Wednesday, March 10, 1999

NCAA to appeal ban on Prop 16

Judge says use of minimum test score is unfair

The Associated Press

        The NCAA will fight a ruling that struck down test-score requirements for freshmen athletes as unfair to blacks, saying the judge's decision could create chaos at its member colleges.

        In the latest twist in one of the most enduring controversies in college sports, the NCAA today will seek to block the ruling while it prepares an appeal.

        Elsa Cole, NCAA general counsel, said she expects a response on a request for a stay of the order “within a day or two.”

        U.S. District Judge Ronald Buckwalter in Philadelphia ruled Monday the NCAA may not use a minimum test score to eliminate freshmen from being eligible for athletics. He cited the NCAA's own research showing the practice harmed black students' chances of being declared academically eligible.

        The policy, known as Proposition 16, required the athletes to have a minimum score of 820 on the SAT regardless of their high school grades. The ruling did not rule out some use of the tests, which many educators have long said are racially and culturally discriminatory.

        “We are encouraged by the court's acknowledgment that the initial eligibility standards serve a legitimate educational goal,” said Charles Wethington, president at Kentucky and head of the NCAA's executive committee.

        “In addition, the judge has not precluded use of the SAT or ACT as a part of an initial eligibility rule. The challenge for the NCAA remains as it has always been: to develop standards to meet that goal.”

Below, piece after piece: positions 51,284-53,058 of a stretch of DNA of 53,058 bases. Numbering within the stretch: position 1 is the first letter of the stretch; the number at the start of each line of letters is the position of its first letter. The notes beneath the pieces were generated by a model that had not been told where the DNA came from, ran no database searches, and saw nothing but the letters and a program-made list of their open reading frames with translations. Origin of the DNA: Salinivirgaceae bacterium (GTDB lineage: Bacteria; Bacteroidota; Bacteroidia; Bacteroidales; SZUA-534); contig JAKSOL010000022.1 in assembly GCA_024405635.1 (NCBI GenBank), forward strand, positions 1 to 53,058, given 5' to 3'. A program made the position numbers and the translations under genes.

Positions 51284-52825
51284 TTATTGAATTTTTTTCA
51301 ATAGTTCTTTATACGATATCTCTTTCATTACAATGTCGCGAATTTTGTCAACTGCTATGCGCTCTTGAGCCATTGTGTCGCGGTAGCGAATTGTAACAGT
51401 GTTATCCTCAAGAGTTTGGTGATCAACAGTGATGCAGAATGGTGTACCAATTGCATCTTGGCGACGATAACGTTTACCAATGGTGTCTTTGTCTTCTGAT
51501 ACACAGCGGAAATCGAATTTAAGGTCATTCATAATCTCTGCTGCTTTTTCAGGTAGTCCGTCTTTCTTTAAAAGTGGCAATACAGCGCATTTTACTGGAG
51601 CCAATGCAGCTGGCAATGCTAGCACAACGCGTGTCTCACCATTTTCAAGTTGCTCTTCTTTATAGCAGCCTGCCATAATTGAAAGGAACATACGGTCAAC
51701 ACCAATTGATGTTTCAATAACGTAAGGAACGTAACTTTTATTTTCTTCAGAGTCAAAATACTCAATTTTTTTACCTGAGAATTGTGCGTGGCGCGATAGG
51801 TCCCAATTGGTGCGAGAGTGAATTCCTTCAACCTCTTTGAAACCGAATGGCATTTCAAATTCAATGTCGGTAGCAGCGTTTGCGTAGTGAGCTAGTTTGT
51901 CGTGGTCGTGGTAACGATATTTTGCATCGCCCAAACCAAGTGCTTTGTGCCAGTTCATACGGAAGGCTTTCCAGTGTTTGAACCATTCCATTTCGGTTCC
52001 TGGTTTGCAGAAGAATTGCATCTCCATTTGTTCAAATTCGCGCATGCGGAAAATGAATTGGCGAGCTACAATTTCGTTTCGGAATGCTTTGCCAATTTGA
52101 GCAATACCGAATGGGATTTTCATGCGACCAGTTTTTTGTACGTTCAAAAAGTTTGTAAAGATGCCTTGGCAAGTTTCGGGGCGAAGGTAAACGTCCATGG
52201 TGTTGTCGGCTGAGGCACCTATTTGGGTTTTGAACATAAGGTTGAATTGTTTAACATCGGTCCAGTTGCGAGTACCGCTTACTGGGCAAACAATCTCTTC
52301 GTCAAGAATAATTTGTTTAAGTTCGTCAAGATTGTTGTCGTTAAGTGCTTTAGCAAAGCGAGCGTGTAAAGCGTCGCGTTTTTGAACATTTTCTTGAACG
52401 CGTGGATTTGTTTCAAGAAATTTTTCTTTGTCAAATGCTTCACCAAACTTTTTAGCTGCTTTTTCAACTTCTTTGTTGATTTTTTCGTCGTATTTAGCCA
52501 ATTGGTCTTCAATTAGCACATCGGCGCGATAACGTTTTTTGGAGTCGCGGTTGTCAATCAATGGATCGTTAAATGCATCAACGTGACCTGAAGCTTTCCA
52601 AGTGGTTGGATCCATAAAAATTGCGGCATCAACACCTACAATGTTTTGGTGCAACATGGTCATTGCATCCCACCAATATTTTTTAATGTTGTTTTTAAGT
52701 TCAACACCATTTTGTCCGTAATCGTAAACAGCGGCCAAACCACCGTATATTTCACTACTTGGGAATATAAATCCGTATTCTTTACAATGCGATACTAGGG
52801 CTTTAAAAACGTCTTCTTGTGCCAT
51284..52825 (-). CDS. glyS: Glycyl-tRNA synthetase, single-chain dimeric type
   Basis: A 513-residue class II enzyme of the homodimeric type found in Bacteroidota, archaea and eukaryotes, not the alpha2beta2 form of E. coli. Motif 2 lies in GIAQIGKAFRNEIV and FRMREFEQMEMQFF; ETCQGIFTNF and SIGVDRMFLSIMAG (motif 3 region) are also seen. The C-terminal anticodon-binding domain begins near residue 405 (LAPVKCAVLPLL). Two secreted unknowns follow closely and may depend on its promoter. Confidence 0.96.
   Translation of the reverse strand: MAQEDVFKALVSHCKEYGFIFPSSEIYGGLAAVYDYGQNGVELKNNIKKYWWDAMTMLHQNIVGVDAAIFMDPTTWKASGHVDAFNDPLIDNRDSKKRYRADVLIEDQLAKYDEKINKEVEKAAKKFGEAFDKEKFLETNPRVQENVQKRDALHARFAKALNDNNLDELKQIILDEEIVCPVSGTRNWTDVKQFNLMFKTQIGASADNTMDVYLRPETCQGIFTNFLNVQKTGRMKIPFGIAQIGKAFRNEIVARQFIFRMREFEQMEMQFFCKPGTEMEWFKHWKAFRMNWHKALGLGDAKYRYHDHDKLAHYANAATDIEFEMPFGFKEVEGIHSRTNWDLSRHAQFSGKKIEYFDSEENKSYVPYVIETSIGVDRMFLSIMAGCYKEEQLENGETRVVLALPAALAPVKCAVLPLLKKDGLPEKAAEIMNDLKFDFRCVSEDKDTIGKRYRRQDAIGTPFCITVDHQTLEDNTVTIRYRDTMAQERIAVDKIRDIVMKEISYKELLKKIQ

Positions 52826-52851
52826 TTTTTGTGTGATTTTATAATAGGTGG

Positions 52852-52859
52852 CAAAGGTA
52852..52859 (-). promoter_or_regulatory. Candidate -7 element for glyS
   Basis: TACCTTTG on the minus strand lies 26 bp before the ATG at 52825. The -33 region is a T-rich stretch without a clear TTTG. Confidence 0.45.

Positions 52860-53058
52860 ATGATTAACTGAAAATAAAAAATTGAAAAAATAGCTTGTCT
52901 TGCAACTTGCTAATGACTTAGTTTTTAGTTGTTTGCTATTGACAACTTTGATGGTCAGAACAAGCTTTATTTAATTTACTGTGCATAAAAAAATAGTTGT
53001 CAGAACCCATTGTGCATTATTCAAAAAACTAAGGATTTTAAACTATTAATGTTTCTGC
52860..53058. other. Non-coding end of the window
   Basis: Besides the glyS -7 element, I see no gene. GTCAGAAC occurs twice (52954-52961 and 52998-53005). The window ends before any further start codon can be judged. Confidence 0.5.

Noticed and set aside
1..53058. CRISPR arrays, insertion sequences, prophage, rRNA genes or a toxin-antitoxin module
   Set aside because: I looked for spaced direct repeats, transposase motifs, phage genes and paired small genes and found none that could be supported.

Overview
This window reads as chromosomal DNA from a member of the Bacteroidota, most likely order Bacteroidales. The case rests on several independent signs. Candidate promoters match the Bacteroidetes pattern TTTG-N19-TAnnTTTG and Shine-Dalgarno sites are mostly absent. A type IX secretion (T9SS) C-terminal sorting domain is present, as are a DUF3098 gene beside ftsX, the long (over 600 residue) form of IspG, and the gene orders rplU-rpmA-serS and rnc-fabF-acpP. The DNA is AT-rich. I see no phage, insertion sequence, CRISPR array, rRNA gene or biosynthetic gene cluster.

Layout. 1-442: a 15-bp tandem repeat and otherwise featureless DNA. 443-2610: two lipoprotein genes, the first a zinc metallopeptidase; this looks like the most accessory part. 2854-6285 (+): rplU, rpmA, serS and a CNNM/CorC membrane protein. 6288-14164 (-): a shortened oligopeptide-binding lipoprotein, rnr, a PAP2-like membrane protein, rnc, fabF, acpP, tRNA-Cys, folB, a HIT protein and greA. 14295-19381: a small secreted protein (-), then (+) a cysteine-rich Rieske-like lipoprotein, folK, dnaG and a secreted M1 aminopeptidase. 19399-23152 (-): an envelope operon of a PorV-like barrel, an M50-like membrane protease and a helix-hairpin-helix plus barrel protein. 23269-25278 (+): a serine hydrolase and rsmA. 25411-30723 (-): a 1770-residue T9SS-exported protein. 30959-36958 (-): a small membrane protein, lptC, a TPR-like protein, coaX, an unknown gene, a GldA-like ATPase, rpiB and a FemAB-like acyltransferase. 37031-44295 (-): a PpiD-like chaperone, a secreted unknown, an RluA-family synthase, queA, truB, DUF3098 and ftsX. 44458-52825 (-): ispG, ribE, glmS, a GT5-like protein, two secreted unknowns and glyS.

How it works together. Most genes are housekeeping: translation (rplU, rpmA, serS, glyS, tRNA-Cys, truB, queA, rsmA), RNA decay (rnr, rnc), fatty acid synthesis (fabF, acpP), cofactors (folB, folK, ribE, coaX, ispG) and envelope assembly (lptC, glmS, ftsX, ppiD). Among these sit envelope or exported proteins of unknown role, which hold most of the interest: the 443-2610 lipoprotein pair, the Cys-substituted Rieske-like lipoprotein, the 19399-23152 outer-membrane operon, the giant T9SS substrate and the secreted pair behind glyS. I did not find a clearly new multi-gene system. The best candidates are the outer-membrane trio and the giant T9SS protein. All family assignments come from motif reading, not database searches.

Also Tuesday, the NCAA agreed to pay $54.5 million to about 2,000 Division I coaches who had sued over the restricted earnings rule, which had capped their salaries at $16,000 for a calendar year.

        A judge had struck down the rule as a violation of antitrust law in 1995 and both sides had been fighting over a settlement ever since.

        Without Proposition 16, the 302 Division I schools would be on their own in determining which freshmen would be academically eligible to play sports. Some administrators and officials worried that could create chaos.

        “It means that there is no standard to guide the schools,” Cole said. “Each school will have to decide itself whether a student can play the first year.”

        Buckwalter was hailed as courageous, however, by Temple basketball coach John Chaney.

        The test score requirement, Chaney said, was “a denial of opportunity and access for youngsters and targeted 80 to 90 percent black, Hispanic, poor and disadvantaged youngsters.”

        If upheld, the ruling might restore a lost year of eligibility to athletes like Temple senior guard Rasheed Brokenborough, who sat out his freshman year because of the SAT cutoff and ran up $15,000 in debt because he could not qualify for a scholarship that year.


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